"It all depends on the game," Hixon said. "It's all about productivity in the game. I have had players that's been all-world, all-NFL in practice, and in the ballgame don't show up. That's why we have preseason games."

In addition to Shelton, Hackett was the only other candidate for the fifth spot to make a catch against the Ravens, snaring two. Hagans was thrown to twice, overthrown on the sideline in addition to his drop.

"The first time dealing with adversity didn't go as well as I planned," said Hagans, who spent time with the Rams, Chiefs, Colts and Redskins last year. "Definitely didn't expect to go out and play like that. It's just a matter of bouncing back and continuing to fight."

Eloi is a rookie out of Division II Nebraska-Omaha and is best known for YouTube videos that show him jumping out of a swimming pool backwards and leaping over a tailgate into the back of a pickup truck.

Hixon called Eloi "probably the best athlete of the bunch" and Smith said plays like his kickoff tackle against the Ravens, as a safety, are "hard for a rookie safety to do. . . . We've had a lot of guys who haven't made that play."

Eloi said this week that he would be excited for the opportunity to play on the practice squad, because that means "the guy is good, we'd like to keep him here, but he still has a lot to learn. And you have nothing to do but respect that."

Hagans, Shelton, Eloi and Mitchell are all eligible for the practice squad, so it's likely three of the five in the hunt for the fifth spot will still technically be Redskins come September. But they all remain in the hunt for a spot on the active roster, though Mitchell has perhaps received the most buzz.

At 6 feet 4, Mitchell brings size that none of the others do. Hixon said despite not making any catches against Baltimore he ran good routes. He drew praise from teammates after standing up to veteran cornerback DeAngelo Hall in a scuffle last week.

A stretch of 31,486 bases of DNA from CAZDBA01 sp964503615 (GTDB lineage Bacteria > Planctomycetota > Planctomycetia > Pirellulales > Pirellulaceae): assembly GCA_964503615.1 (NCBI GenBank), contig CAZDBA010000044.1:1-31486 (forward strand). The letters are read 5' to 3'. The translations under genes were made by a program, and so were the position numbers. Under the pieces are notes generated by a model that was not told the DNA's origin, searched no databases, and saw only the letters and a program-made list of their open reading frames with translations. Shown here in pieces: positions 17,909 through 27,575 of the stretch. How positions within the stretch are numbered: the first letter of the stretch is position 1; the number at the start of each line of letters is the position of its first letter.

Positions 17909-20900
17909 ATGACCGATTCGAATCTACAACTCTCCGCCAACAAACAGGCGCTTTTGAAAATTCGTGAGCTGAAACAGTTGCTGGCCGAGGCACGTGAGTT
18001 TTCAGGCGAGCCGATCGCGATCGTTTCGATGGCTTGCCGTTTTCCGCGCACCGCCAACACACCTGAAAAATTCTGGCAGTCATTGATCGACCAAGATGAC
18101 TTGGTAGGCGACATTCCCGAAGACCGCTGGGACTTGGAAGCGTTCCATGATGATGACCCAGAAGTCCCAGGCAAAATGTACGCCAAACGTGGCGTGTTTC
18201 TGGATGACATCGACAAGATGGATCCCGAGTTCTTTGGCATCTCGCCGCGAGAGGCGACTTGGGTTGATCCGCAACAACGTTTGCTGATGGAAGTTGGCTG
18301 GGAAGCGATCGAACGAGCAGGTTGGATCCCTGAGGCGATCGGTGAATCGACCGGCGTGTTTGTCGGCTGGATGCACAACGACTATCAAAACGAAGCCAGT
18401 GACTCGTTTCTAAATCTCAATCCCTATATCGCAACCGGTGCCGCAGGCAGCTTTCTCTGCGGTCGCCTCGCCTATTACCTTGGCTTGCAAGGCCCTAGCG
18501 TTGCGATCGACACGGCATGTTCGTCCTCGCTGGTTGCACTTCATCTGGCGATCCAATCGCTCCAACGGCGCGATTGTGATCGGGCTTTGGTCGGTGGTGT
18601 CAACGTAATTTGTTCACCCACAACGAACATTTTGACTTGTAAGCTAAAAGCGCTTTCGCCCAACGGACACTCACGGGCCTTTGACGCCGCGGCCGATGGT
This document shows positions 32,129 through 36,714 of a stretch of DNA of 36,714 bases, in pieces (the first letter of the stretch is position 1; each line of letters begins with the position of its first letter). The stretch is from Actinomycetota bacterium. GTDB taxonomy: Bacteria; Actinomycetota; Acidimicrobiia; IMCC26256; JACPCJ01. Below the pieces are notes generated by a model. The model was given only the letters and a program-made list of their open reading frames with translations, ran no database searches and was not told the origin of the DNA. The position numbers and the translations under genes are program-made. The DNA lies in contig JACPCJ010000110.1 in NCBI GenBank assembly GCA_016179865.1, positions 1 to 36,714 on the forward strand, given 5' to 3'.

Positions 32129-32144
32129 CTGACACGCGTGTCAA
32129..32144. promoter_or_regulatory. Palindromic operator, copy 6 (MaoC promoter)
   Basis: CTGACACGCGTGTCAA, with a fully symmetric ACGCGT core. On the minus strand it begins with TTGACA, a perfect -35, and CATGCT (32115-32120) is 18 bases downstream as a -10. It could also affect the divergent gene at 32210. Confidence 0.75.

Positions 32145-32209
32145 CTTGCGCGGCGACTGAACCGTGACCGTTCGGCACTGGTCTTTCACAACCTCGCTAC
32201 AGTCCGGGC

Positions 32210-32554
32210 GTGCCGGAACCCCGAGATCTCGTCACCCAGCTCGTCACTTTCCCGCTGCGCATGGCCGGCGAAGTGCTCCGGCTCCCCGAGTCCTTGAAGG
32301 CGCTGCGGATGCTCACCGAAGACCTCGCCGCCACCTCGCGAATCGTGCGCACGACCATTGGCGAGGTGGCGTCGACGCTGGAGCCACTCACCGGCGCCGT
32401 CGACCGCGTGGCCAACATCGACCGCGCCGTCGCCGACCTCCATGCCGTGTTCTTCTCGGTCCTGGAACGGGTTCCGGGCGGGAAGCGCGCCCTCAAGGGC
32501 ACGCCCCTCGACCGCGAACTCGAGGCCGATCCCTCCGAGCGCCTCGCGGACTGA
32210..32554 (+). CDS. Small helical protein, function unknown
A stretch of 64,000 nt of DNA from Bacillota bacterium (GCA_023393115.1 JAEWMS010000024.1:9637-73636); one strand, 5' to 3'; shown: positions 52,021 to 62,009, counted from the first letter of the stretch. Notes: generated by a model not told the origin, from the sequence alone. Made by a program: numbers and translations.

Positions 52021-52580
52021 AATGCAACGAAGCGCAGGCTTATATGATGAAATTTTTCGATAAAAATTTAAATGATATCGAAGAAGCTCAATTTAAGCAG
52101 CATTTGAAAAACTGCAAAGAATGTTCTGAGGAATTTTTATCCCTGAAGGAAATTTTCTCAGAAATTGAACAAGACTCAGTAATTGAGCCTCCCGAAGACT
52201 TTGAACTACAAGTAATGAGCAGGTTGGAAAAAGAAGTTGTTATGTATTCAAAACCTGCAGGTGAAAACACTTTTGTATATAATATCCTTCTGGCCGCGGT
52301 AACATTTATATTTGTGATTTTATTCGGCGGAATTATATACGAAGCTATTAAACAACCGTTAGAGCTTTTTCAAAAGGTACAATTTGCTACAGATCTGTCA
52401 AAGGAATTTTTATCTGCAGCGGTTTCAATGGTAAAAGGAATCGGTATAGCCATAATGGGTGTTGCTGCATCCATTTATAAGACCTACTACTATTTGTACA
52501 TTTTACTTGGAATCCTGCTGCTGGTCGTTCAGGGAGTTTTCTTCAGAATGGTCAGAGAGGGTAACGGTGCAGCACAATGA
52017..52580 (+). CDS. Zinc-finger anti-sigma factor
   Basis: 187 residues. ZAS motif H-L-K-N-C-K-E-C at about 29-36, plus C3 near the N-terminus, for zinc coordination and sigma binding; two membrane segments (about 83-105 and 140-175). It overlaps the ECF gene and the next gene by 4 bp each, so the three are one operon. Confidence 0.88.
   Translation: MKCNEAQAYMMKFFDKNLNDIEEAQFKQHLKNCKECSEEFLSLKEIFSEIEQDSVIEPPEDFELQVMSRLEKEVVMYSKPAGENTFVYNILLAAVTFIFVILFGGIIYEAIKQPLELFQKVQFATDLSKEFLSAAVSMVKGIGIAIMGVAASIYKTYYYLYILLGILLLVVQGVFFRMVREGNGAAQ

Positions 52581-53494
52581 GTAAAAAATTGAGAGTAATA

After practice Thursday, Clinton Portis told reporters, "Marko Mitchell is killing [starting cornerback] Carlos Rogers in practice."

Moss said Mitchell has gained the respect of the Redskins' secondary, earning the nickname Lanky Love-a-spin, and that defensive backs such as safety LaRon Landry "talk about him every day."

"That goes to show you're doing something interesting to him and those guys are watching you," Moss said. "You're important on their daily plan when it comes to stopping someone in practice. He's been getting the best of them."

The muddiness of the situation -- Does the fifth wide receiver have to play special teams? Who will perform in games? Which guys could benefit from time on the practice squad? -- will only be resolved with preseason games, Hixon stressed.

"What you do, tells us who you are," he said. "If you do it -- make plays -- you're a playmaker. If you don't make plays, you're not a playmaker. I don't care how much you say you are, what you do says who you are."

Staff writer Barry Svrluga contributed to this report.